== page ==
Bloomberg: Banksy Graffiti Is Not My Definition Of Art

Bloomberg Has No Love For Banksy

The anti-graffiti, anti-street art wet blanket known as Mayor Michael Bloomberg apparently does not like Banksy.

Bloomberg made the erasure of graffiti a big part of his tenure with projects such as the 2002 Graffiti Cleanup Initiative and the launch of the city's Anti-Graffiti Task Force. The initiatives oversaw the removal of over 16.3 million square feet of graffiti from more than 6,241 sites across New York City as a result.

In 2005, Bloomberg also spoke out against a graffiti party hosted by Marc Ecko Enterprises.

So it should not have come as much of a surprise that the billionaire mayor is not a fan of Banksy's latest NYC open-air exhibit "Better Out Than In," even though an authentic Banksy piece can sell for six figures at auction.

When asked about the elusive street artist during an unrelated press conference on Wednesday, Bloomberg responded, “I’ll leave it up to our Department of Cultural Affairs.”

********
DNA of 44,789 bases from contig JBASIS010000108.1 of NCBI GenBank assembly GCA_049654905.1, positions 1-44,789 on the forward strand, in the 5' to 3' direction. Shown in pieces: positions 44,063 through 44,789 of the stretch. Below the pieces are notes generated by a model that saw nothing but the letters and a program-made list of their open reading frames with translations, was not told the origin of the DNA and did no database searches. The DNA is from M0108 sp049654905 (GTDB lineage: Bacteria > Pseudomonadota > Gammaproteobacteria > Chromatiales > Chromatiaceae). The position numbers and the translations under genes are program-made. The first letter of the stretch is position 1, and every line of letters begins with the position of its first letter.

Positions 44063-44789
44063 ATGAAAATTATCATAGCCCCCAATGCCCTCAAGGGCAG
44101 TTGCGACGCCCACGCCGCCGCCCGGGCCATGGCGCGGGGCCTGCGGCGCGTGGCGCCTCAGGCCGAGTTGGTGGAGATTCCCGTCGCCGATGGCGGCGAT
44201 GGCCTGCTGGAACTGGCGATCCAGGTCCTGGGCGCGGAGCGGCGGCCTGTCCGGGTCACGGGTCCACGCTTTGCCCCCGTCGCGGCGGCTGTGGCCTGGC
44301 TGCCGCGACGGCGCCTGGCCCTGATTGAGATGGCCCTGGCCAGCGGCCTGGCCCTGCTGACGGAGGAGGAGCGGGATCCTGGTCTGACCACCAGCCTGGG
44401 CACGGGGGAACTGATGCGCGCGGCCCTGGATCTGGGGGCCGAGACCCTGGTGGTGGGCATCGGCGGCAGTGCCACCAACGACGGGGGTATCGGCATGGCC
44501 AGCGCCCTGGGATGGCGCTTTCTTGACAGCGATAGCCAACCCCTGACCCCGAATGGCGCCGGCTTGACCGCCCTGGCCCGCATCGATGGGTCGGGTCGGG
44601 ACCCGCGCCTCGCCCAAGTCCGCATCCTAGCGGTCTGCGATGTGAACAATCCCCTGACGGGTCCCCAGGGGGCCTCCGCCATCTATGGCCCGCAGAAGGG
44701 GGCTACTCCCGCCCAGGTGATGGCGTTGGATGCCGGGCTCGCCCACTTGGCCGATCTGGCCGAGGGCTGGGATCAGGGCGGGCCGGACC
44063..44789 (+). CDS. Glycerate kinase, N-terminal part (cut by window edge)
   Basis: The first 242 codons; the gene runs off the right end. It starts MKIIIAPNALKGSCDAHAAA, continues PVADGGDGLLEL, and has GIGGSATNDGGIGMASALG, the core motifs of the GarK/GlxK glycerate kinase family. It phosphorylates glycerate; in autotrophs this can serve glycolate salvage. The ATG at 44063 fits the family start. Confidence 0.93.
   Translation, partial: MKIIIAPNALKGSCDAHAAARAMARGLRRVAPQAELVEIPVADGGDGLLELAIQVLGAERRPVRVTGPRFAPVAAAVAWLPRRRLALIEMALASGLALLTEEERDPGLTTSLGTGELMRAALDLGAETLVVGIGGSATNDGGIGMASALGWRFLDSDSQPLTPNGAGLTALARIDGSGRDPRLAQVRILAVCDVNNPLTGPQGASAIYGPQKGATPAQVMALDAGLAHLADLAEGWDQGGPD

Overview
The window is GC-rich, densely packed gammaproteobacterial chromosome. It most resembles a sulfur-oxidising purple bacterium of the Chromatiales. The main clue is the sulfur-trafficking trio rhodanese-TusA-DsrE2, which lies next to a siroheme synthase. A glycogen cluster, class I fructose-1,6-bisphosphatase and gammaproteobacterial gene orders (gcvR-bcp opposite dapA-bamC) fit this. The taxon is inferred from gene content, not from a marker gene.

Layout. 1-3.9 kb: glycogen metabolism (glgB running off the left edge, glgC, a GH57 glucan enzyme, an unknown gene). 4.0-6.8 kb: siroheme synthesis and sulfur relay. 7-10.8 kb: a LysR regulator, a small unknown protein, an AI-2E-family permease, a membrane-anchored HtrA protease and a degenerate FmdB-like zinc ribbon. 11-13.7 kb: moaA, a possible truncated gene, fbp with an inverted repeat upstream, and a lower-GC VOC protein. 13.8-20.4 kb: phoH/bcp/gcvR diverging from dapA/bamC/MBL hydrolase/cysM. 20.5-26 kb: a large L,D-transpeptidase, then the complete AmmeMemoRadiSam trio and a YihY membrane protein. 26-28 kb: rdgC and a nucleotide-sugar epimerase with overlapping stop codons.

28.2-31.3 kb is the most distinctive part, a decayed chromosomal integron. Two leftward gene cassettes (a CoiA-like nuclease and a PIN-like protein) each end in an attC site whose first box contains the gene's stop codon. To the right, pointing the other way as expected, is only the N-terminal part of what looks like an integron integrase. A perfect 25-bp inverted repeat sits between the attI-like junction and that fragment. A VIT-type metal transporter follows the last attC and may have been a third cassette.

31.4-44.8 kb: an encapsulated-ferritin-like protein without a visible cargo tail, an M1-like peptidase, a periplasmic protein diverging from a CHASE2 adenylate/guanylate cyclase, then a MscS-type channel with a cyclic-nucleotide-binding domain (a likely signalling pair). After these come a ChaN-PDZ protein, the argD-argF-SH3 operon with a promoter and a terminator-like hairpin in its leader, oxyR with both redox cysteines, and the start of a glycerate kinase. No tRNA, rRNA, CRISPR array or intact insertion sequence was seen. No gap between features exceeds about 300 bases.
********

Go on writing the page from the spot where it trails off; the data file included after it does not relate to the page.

He then went on to add:

“But look, graffiti does ruin people’s property and it’s a sign of decay and loss of control. Art is art and nobody’s a bigger supporter of the arts than I am. I just think there are some places for art and there are some places [not for] art. And you running up to somebody’s property or public property and defacing it is not my definition of art. Or it may be art, but it should not be permitted. And I think that’s exactly what the law says.”

New Yorkers seem to feel differently, seeing as how the Banksy's work has been drawing large crowds, inspiring fans, and riling competitors.

On Wednesday, Banksy revealed his latest piece: a fiberglass sculpture of Ronald McDonald in the South Bronx complete with a human performer shining his comically large clown shoes.

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